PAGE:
A Nevada campaign source also said that Jen O’Malley Dillon, former campaign manager for Beto O’Rourke, is handling precinct captain training for the campaign to avoid the dysfunction that accompanied Biden’s collapse in Iowa.
On Saturday, Biden gave one of his most rousing speeches of the campaign atthe Clark County Democrats‘ Kickoff to Caucus dinner in Las Vegas. He was the only candidate onstage to thank the workers serving the crowd and made an appeal to the Culinary Union by pointing out that Sanders supports “Medicare for All,” which the union leadership opposes.
Biden also promised to take on the National Rifle Association and criticized Sanders for a past vote to exempt gun manufacturers from liability in shooting deaths — a sensitive topic in Las Vegas, where a mass shooting left 58 dead and 413 wounded in 2017.
“I think it’s way too early to count Joe Biden out,” former Senate Majority Leader Harry Reid, the Democrat most responsible for building the party in the state, told reporters Saturday.
“Iowa and New Hampshire are not representative of the country. He’s gonna do well in Nevada. He’s going to do extremely well in South Carolina. So people should not be counting Joe Biden out of the race,” said Reid, who is staying neutral in the contest.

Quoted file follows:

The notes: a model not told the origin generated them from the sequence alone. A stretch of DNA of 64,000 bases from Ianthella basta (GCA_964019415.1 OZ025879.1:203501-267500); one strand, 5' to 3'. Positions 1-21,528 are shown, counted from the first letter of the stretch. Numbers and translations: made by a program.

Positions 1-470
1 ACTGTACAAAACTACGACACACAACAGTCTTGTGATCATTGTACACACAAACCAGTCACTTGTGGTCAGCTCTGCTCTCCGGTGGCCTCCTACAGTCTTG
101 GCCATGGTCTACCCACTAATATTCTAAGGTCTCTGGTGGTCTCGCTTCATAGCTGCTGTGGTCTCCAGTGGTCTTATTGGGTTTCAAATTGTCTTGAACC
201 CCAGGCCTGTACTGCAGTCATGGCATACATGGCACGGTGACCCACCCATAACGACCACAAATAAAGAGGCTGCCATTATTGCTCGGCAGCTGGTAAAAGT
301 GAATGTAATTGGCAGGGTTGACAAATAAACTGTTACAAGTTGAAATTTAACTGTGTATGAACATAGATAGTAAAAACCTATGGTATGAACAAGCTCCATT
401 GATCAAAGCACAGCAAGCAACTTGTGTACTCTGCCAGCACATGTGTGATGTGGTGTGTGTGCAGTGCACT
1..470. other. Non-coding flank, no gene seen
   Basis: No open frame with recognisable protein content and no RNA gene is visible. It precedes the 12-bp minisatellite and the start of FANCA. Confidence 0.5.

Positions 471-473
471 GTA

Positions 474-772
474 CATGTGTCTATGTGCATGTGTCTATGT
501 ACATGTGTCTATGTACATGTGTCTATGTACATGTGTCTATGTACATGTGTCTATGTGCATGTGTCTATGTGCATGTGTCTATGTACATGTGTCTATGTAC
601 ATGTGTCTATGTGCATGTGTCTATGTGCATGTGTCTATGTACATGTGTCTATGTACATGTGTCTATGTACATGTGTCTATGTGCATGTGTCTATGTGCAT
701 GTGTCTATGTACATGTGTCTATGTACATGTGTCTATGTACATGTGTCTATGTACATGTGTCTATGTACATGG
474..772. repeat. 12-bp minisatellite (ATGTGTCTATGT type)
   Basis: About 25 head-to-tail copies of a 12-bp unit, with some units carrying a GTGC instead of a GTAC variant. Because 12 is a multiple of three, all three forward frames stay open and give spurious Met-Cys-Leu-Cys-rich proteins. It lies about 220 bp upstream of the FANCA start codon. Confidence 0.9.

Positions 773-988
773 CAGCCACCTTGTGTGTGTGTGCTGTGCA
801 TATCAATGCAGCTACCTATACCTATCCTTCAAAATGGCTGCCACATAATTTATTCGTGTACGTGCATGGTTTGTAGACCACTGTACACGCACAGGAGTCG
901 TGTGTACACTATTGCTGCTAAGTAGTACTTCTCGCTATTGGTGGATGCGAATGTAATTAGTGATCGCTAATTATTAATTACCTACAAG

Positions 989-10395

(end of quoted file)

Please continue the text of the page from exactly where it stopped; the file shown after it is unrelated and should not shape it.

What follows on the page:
But demographicscan explain only so much of Biden’s losses in Iowa and New Hampshire, said Mark Longabaugh, an adviser to candidate Andrew Yang, who dropped out after New Hampshire. Longabaugh pointed out that Biden was winning in polls of the nation and early states at the beginning of the campaign. But the more voters in Iowa and New Hampshire got a look at him and the other candidates, he said, the worse it was for Biden.
“Both Iowa and New Hampshire have come under fire for their lack of diversity. But that’s a convenient excuse for a lot of candidates who didn’t do well,” Longabaugh said.
“He’s not really changing things up,” Longabaugh said. “He’s struggled all along. He’s struggled beyond ‘I was Barack Obama’s vice president and we need to return to decency and Trump is bad.‘ He struggled to raise money. And when the money is tight and the message isn’t working, it’s tough to win the nomination.”
In Las Vegas, though, Biden understandably leaned into his association with Obama during visits to a black history event Saturday, a Nevada Black Legislative Caucus brunch Sunday afternoon and during an address he gave Sunday morning to an African Methodist Episcopal church in North Las Vegas, where he called the president by his first name.
Standing as a frontrunner-turned-unexpected-underdog, Biden described the nation’s political climate during his address, but it could just as easily double as a description of his standing in the Democratic presidential primary in Nevada.
“Hope lives in this house. Without hope, there’s virtually nothing,” Biden said. “Hope, faith sees best in the dark. Faith sees the best in the dark. We’re in the dark right now.”